According to IDC, the virtualization market is on target to expand to $11.7 billion by 2011. VMware is the acknowledged leader in the space, with analysts giving it anywhere from a 55% to 85% market share. (The virtualization market is notoriously tough to pin down. Major vendors give away free but limited licenses as a marketing ploy. Microsoft has its so-called virtualization tax . And then there is the slicing and dicing of server virtualization versus other virtualization – including storage, virtualization-related services and the expanding, albeit at a glacial pace, desktop virtualization sector. Sometimes the figures include all segments, sometimes not.)
Suffice it to say that before the Qumranet acquisition, Red Hat was rarely mentioned as a serious virtualization player. That all changed with the acquisition.
“From Red Hat’s perspective, this is a good fit both philosophically and strategically,” said John Madden, research director of the analysis firm Ovum. Qumranet brings two main products to the table: its hypervisor, KVM, and its desktop virtualization solution, SolidICE.
“KVM is open source and SolidICE gives Red Hat a more complete end-to-end virtualization portfolio,” Madden added.
Sources within Red Hat pretty much agree with Madden’s assessment. “We purchased Qumranet for three reasons,” said Scott Crenshaw, Red Hat’s VP of the Platform Business Unit. “One, we want to ensure that virtualization technology remains open source. Two, Qumranet’s product portfolio and team will help us accelerate time to market, and, three, we’re looking ahead to desktop virtualization, and SolidICE is a great VDI [Virtual Desktop Infrastructure].”
While VMware still dominates this nascent market, Red Hat sees the real competition coming from Microsoft and is positioning itself as the open-source alternative to Hyper-V. Red Hat claims that with the acquisition it can deliver a comprehensive solution integrated with the operating system, while virtualization-only vendors cannot.
“It’s a philosophical war as much as anything else,” Madden said. “You have the bare-metal hypervisor approach, represented by VMware, versus the OS-dependent approach, favored by Microsoft. [And now Red Hat.] It’s hardware versus software.”
Much of the OS-dependent approach is premised on the idea that the hypervisor is quickly becoming a commodity. The opposing view, expressed in a recent conversation by VMware’s Senior Product Marketing Manager, Leena Joshi, is that it’s not the hypervisor, but the operating system, that is becoming a commodity.
Does it really matter whether one or the other is a commodity? Probably not. Both efforts seek to compress and optimize one of the key layers (be it hypervisor or OS) that bridges pools of hardware resources at the lowest level and applications/services at the highest.
The goal is the same, but how to get there is in dispute. End users won’t care one whit about how resources are optimized and services delivered, of course. What they’ll care about is performance and cost.
According to Red Hat, going the open-source, link-to-the-OS route helps ensure the highest performance and flexibility at the lowest cost.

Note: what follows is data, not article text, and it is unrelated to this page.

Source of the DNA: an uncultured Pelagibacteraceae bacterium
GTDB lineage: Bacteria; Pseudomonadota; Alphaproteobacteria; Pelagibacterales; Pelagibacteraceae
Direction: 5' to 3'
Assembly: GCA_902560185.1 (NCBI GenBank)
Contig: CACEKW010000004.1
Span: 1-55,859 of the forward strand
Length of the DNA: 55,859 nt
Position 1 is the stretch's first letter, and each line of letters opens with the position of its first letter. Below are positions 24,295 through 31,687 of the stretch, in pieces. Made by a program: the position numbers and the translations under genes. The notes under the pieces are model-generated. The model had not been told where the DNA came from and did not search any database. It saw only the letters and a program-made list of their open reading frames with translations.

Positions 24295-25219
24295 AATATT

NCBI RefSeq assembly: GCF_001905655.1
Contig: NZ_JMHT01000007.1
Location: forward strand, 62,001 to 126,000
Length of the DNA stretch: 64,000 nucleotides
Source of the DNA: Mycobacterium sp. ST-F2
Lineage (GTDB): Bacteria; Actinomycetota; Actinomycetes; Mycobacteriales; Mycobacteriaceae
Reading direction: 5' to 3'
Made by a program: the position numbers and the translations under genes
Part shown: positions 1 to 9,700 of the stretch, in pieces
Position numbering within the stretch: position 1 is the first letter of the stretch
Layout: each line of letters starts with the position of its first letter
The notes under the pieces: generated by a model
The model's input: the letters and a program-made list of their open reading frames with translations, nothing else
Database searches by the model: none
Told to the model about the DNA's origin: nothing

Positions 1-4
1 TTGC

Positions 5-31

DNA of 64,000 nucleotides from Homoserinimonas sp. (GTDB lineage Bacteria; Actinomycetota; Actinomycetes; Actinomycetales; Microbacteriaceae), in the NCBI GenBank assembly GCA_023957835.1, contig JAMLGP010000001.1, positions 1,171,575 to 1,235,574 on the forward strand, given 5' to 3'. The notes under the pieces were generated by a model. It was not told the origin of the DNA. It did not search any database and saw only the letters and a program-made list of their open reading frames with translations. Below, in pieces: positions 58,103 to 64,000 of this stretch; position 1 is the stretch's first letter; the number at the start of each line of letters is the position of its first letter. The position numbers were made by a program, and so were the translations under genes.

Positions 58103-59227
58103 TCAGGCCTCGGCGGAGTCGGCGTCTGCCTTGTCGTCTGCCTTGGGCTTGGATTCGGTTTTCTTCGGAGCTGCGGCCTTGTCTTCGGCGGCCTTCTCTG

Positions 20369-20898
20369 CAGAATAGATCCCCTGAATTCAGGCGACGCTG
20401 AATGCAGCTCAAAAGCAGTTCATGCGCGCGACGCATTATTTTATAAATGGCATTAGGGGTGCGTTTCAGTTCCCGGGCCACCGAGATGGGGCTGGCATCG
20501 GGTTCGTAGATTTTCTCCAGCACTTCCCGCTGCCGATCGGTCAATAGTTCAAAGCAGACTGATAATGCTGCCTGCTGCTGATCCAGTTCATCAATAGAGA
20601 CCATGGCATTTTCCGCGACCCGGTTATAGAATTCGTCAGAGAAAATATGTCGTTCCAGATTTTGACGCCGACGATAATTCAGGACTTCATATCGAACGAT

“When you’re creating virtualization, you’re essentially building a new operating system,” Crenshaw said. “You have to do all the things that operating systems do. You have to run applications, be compatible with hardware, manage and abstract resources like memory, I/O and so forth.”
Crenshaw pointed to KVM as an advantage from that standpoint, since it is included in the mainline Linux kernel.
“KVM is not a separate module; it’s part of the operating system,” he said. “What this means is that when we optimize for security, scalability, performance, or compatibility with new hardware platforms, we do the optimization once and it works across all types of servers, be they physical or virtual servers.”
It’s a compelling argument, but with KVM being open source, it’s not a proprietary competitive advantage. If Red Hat’s vision plays out, expect to see others in the space start building on the hard work done by Qumranet and Red Hat.
This supports the argument that the virtualization fight is moving away from the hypervisor. “The real battleground for virtualization, whether its server, desktop or storage, will be with management capabilities,” Madden said.
“We respect VMware’s lead in this early stage of virtualization,” Red Hat’s Crenshaw said. “They’ve done a good job consolidating relatively simple workloads, but only about 10% of the world’s servers have been virtualized.”
Red Hat contends that having success with the low hanging fruit, such as file and print servers, doesn’t necessarily prepare you for the challenges of virtualizing a CRM or ERP database. There, the Red Hat argument goes, the tight integration with operating systems will be critical.
“We have an ecosystem in place that we can leverage for virtualization. We already have thousands of applications that are written and drawn on RHEL [Red Hat Enterprise Linux], and we have the broadest base of supported hardware configurations.” Crenshaw said. “To get good performance, scalability and security, you have to tune virtualization to the operating system. Otherwise, if you try to run something like Oracle on top of your virtualization layer, performance will slow and it will stop scaling as you add CPUs.”
The ability to size environments correctly, optimize them, handle bottlenecks and deliver consistently high performance will be where customers are won and lost – eventually. Today, everything is still about cost. Microsoft has already tried to peg VMware as an overly expensive solution. Don’t be surprised if Red Hat gets in on that game too.